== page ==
They call it the theology of the hammer.
It’s built on the idea that rebuilding a devastated area includes more than the physical labor of constructing houses — it also includes fellowship and friendship with the homeowner, the volunteers and everyone involved in the process.
“We recognize that rebuilding homes is more than just hammers and nails,” said Kevin King, executive director of Mennonite Disaster Service. “As we’re rebuilding their homes, they’re rebuilding their lives.”
Thousands of volunteers have quietly put that theology into practice in Joplin through their work with Mennonite Disaster Service, a volunteer network of Anabaptist churches that serves disaster-stricken areas in the United States and Canada. Leland Hostetler, the Joplin project coordinator, said the group’s efforts would have been nothing without those volunteers.
“Without volunteers, you don’t have it,” he said. “There were days there were hundreds of volunteers, and every one of them picked up and moved 20 pieces of limbs to the curbside — that’s how much it didn’t cost the city to move it. I would say it is all due to volunteers.”
More recently, volunteers have helped rebuild houses for uninsured or underinsured homeowners, said Hostetler, who is from Buffalo, Mo. They also invited the homeowners to their headquarters each week for dinner, he said.
More than 3,300 people have volunteered through Mennonite Disaster Service since the tornado, primarily comprising around 30 sects of Mennonites, Amish and other types of Anabaptists, according to King.
“We may disagree about the cut of the cloth or how to baptize or whether women should be behind the pulpit, but we can agree to come here and work together and put somebody’s roof back on,” he said.
According to King, those volunteers completed 125 cleanups (which consisted of debris removal, limb cutting and the tearing down of structures), 23 minor repairs (rebuild projects consisting of less than 1,000 hours of labor), 25 major repairs (projects consisting of more than 1,000 hours of labor), nine complete house rebuilds and 12 assists (in which they aided other rebuild projects).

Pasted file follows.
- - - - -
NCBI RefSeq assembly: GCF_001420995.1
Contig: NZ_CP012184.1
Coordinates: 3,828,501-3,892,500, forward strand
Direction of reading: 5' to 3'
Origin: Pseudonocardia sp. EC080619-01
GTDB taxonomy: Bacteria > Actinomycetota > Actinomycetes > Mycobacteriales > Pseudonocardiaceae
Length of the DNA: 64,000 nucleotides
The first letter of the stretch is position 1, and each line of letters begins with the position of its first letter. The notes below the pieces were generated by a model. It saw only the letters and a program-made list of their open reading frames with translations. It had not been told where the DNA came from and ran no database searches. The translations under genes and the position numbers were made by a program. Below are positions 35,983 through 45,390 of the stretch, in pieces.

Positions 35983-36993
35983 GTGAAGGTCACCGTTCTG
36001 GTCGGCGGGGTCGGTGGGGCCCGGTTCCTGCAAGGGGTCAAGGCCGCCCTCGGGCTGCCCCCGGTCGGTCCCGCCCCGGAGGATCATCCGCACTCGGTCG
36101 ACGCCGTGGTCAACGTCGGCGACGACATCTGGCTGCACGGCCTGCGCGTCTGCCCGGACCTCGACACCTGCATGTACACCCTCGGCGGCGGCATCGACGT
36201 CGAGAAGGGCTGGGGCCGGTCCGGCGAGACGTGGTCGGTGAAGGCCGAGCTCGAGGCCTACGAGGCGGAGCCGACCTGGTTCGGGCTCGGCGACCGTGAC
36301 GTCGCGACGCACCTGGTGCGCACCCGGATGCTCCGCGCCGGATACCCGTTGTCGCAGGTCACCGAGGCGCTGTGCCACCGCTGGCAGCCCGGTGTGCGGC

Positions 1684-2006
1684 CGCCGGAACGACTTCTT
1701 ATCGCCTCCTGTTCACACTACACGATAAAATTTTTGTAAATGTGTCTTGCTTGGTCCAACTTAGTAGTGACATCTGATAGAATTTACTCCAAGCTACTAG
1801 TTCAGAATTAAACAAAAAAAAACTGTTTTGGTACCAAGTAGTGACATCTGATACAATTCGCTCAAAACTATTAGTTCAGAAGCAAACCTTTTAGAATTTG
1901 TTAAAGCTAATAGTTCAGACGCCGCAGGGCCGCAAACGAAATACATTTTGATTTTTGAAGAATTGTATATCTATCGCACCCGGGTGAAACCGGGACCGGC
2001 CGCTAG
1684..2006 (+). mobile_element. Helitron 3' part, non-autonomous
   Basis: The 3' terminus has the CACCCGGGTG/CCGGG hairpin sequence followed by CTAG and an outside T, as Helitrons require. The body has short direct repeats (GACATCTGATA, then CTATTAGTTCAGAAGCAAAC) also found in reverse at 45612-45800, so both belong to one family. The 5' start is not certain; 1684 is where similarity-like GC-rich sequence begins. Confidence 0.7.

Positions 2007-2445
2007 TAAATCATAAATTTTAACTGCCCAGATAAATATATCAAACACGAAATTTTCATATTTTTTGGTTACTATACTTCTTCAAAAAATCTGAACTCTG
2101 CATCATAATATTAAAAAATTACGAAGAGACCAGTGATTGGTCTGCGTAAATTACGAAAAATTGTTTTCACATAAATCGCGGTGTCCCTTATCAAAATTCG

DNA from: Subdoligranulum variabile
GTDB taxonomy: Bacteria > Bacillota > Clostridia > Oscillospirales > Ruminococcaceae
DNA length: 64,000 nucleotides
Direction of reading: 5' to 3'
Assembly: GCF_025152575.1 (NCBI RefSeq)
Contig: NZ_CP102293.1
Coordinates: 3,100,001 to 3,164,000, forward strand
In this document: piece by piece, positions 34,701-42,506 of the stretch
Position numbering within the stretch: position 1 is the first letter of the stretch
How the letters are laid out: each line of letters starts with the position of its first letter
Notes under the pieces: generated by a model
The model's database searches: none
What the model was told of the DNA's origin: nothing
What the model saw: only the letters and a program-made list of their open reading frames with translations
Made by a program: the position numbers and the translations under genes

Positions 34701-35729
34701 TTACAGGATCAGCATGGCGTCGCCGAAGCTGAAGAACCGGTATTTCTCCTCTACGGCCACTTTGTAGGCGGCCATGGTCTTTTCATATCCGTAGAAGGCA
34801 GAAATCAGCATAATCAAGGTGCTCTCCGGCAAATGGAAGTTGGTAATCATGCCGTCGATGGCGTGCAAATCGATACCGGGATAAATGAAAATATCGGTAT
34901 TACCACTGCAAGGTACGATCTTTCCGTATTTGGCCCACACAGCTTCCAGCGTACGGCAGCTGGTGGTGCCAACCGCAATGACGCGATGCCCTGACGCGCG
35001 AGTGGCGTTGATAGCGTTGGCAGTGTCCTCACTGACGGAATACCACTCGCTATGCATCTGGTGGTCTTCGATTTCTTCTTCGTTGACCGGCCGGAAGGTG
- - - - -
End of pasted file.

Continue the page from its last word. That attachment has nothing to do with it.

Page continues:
“I would say the volunteers have really showed here in Joplin what can happen when all the churches put aside their differences and work together side by side,” Hostetler said. “It makes a huger difference than if you try to do it by yourself. The volunteers have been absolutely awesome here. Everybody was more concerned about their neighbor than they were about themselves.”
The group wrapped up its Joplin operations in early April, tearing down its headquarters at Kenser Road and East 27th Street in Duquesne. The dismantled building will be stored until it needs to be rebuilt somewhere else after another disaster, King said.
“We must move on,” he said. “It’s painful, but we must move on for preparation for the next disasters.”
They call it the theology of the hammer.
- May 2011 Joplin tornado
Farmers Insurance extends tornado recovery commitment
After investments that included stationing a company executive in Joplin for eight months last year, officials with Farmers Insurance said the company will continue its post-tornado commitment to Joplin in 2014. “We’re going to stay until the end,” said Doris Dunn, director of community relations for the company, on Wednesday. “That includes sending in another 100-plus volunteers and making some additional financial investments.”